RAWALPINDI, July 20: National Institute of Health (NIH) has given a clean chit to Rawalpindi city, as it found the presence of polio virus in the city sewage as negligible, for the month of June.The month of May had however painted a different scenario.
Talking to Dawn, Director Health Dr Zafar Iqbal Gondal said for the month of May, the World Health Organisation (WHO) and the health department conducted joint sampling and found polio virus in Safdarabad.
Later, the Water and Sanitation Agency (Wasa) also managed to get sewage and water samples tested from National University of Science and Technology (Nust), which also did not find the polio virus.
Due to varied results, he said, the commissioner sent the samples to NIH in the presence of WHO officials which declared the samples polio virus free.
He passed the buck on Islamabad’s slum areas as the capital’s sewer discharged into Leh Nullah and polio virus traveled from Islamabad to Rawalpindi.
“We already brought the matter to WHO’s attention that I-II katchi abadi and Sabzi Mandi (fruit and vegetable market) in Islamabad was the source spreading polio virus in the garrison city, due to frequent movement of people migrating from Khyber Pakhtunkhawa,” he said.
He said the slum dwellers in I-11 and adjoining areas of capital city would be put on priority of Islamabad’s administration.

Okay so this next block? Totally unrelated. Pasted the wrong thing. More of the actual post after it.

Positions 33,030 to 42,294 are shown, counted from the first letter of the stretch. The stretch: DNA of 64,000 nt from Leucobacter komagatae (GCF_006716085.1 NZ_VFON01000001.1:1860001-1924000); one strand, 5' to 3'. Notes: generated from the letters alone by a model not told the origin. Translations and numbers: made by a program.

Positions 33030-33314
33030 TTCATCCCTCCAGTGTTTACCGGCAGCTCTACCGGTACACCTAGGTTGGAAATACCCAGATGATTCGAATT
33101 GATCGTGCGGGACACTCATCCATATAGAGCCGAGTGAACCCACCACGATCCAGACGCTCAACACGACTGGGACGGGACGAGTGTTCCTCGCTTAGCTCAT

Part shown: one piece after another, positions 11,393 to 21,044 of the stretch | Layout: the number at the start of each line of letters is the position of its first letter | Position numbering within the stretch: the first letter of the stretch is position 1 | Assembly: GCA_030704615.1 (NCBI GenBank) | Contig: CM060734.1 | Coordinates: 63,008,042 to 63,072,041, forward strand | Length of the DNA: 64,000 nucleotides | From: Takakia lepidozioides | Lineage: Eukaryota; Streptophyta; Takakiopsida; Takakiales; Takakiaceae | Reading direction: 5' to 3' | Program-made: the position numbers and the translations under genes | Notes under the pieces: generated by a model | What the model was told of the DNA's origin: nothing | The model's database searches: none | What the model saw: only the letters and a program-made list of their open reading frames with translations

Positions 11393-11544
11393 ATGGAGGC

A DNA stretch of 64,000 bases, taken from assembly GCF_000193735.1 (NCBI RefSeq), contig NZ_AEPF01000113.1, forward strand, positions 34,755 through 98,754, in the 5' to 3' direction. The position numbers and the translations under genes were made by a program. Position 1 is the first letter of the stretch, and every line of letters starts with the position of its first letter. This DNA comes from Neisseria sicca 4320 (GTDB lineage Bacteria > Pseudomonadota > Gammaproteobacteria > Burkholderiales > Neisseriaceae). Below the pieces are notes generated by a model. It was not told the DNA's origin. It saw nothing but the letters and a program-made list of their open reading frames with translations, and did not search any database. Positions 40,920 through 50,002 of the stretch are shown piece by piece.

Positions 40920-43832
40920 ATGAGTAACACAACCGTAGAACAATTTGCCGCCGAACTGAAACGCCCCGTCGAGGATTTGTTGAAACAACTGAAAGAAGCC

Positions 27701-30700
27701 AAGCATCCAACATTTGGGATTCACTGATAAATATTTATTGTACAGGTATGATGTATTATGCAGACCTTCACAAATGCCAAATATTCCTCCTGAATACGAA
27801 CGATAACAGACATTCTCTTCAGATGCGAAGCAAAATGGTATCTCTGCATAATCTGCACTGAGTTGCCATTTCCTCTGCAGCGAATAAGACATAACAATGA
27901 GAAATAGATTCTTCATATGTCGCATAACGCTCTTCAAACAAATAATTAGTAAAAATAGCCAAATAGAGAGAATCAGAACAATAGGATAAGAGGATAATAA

He also said the health department had sent a proposal to District Coordination Officer (DCO) Saqib Zafar to write a letter to Islamabad administration to intensify their anti-polio campaign in slum areas to achieve 100 per cent results.
Dr Gondal said the health department focused on 10 union councils due to the presence of a large number of people coming from Khyber Pakhtunkhwa.
The union councils 1 to 10 are Ratta Amral, Dhoke Ratta, Hazara Colony, Dhoke Mangtal, Dhoke Hassu South, Dhoke Hassu, Pirwadhai, Fauji Colony, Bangash Colony and Khyaban-i-Sir Syed in the city and Ward No 9-10 in cantonment areas including Peshawar Road, Misrial Road, Dhoke Mastaqeem, Dhoke Hafiz, Allahabad, Westridge, Naseerabad and adjoining areas.
He said that the campaign in these areas would be launched to provide additional dose of polio vaccination to children to eliminate any chances of the virus spreading.
He said cases involving refusal to take the dose were also declining in the district as the DCO had provided the list to the assistant commissioners, who sent teams to their houses and provided anti-polio drops to their children.
In Rawalpindi, one case was detected in 2009 and one case of polio in 2010. In 2011, no cases of polio were detected.
The presence of polio virus in Pirwadhai and adjoining areas had forced the health department to launch the present campaign.